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Don’t expect to see FanDuel go after partnerships with colleges as long as Amy Howe leads the US sports betting giant. That was one of the points the company’s CEO brought up Wednesday during a wide-ranging keynote conversation at SBC Summit North America in Secaucus, NJ.
Howe, who was interviewed by CNBC Reporter/Anchor Contessa Brewer, touched on several key topics during her 40-minute segment, including the economic outlook on gaming, competing with offshore sportsbooks, and working to prevent underage betting.
It was the latter topic that led to Howe saying FanDuel would not look for sports betting partnerships with college athletics departments. It’s one thing to take bets on a college football or basketball game, she said. However, it’s a more “nuanced” answer when it comes to partnering with a university, as it does with such teams as the New York Yankees.
I don’t want the FanDuel name showing up on a jersey or plastered all over a college stadium,” Howe said. “So, we’re going to tread much more carefully because you’re targeting an audience that is, by definition, a lot of those consumers are underage.”
Not all operators have taken that position. PointsBet has an official relationship with the University of Colorado, and Caesars Sportsbook has a partnership with LSU.
Underage betting is becoming a key issue in the campaigns to legalize sports betting in California. FanDuel is working with six other national sports betting operators. They intend to spend up to $100 million to get voters to back a constitutional amendment on the Nov. 8 ballot to allow online betting statewide.
Tribal gaming entities in California, who are pushing a measure to allow sportsbooks in their casinos, oppose the online measure. They argue that allowing online betting increases the risk of underage wagering.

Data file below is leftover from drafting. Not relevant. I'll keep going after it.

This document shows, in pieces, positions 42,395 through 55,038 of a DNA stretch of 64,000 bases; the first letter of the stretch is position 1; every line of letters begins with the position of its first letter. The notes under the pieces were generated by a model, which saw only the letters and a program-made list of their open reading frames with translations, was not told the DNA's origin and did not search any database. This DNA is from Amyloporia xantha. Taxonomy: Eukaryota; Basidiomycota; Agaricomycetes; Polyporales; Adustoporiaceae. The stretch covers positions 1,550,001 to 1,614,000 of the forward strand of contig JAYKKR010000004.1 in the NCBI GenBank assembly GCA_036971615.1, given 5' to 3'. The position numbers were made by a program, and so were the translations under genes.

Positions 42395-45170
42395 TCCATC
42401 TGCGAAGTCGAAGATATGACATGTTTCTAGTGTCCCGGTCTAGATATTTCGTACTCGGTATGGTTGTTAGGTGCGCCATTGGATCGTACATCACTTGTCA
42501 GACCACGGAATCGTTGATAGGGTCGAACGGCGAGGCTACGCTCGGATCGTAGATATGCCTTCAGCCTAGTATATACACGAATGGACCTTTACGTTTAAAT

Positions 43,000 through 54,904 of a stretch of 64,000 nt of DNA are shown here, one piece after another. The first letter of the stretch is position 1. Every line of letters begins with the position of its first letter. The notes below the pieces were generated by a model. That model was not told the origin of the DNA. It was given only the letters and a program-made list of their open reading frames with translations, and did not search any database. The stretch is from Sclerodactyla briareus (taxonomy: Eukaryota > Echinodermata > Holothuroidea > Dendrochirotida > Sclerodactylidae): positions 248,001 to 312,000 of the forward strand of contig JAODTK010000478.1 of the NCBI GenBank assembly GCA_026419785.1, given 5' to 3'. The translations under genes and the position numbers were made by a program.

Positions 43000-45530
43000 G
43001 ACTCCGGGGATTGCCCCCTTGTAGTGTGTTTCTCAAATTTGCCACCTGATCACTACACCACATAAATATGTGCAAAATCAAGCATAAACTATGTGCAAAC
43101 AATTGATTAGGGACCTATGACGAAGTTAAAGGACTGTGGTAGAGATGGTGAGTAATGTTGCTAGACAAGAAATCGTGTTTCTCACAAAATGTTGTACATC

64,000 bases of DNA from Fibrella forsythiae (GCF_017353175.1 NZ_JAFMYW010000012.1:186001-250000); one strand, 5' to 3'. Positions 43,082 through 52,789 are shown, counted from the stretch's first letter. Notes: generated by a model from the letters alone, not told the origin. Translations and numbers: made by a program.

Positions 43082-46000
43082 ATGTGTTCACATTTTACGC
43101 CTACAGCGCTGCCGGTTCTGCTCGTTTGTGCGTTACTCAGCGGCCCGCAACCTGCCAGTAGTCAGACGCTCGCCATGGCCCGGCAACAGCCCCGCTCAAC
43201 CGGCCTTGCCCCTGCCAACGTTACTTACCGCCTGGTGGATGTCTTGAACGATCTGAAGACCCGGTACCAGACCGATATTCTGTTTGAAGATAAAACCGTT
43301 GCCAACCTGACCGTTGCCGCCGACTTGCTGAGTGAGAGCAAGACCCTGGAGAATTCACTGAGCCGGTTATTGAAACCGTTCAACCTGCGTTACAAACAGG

The former president and CEO of Ticketmaster joined FanDuel as its president in February 2021. She became the interim CEO after Matt King departed from that position in May 2021. Last October, Howe had the interim tag removed from her title.
Offshore Sports Betting Remark Questioned
Howe also addressed the challenges commercially licensed US sportsbooks face while competing against offshore operators that still cater to American markets. In doing so, Howe made a statement that raised some eyebrows among sports bettors.
Her comments echoed some of the issues more than two dozen members of Congress raised in a letter to the US Department of Justice two weeks ago. That’s when they called for Attorney General Merrick Garland and the DOJ to take a harder stand against the offshore operators.
Offshore operators are not paying taxes in US jurisdictions, nor are they funding responsible gaming initiatives, Howe said. In addition, data shows that “25% of those consumers will never be paid out” by offshore books.
As news of that comment hit Twitter, some very high-profile bettors reacted with skepticism over that claim.
“It’s probably good for everyone’s sake I wasn’t present at that panel,” tweeted professional sports bettor and podcast host Spanky.
Jack Andrews, a cofounder of Unabated Sports, cited his 20 years of industry experience in saying the “ceiling” for unpaid bettors is 1%.
When asked for comment after Howe’s presentation, a FanDuel spokesperson told Casino.org that Howe was likely sourcing a report from the American Gaming Association (AGA) on illegal gaming.
A check of AGA reports on offshore gaming did not immediately discover any reporting of such a figure. However, a 2020 survey by Heart + Mind Strategies for the industry trade group found that 25% would shift to the legal market because they would have confidence in collecting their winnings.
Economy an Issue
The US gaming industry has been on a long winning streak as the country has emerged from the COVID-19 pandemic. However, Howe said it would be “disingenuous” to say gaming executives aren’t concerned, especially with inflation at levels not seen since the 1980s, and fears of a recession looming.
While Howe said “the fundamentals of our business” remain sound, the economic uncertainty is already starting to affect some parts of the industry. Namely, it has cooled off merger and acquisition activity.
There still will come a time when the US sports betting industry contracts, Howe said. There won’t be 12, 15, or more operators vying for bettors’ dollars.
It’s just a matter of when.
“I think the question is when you look at some of the operators right now, to what degree are they going to need financial backing or capital to get them through this period of time,” she said. “I can say for us right now, we’re in a very good position.”
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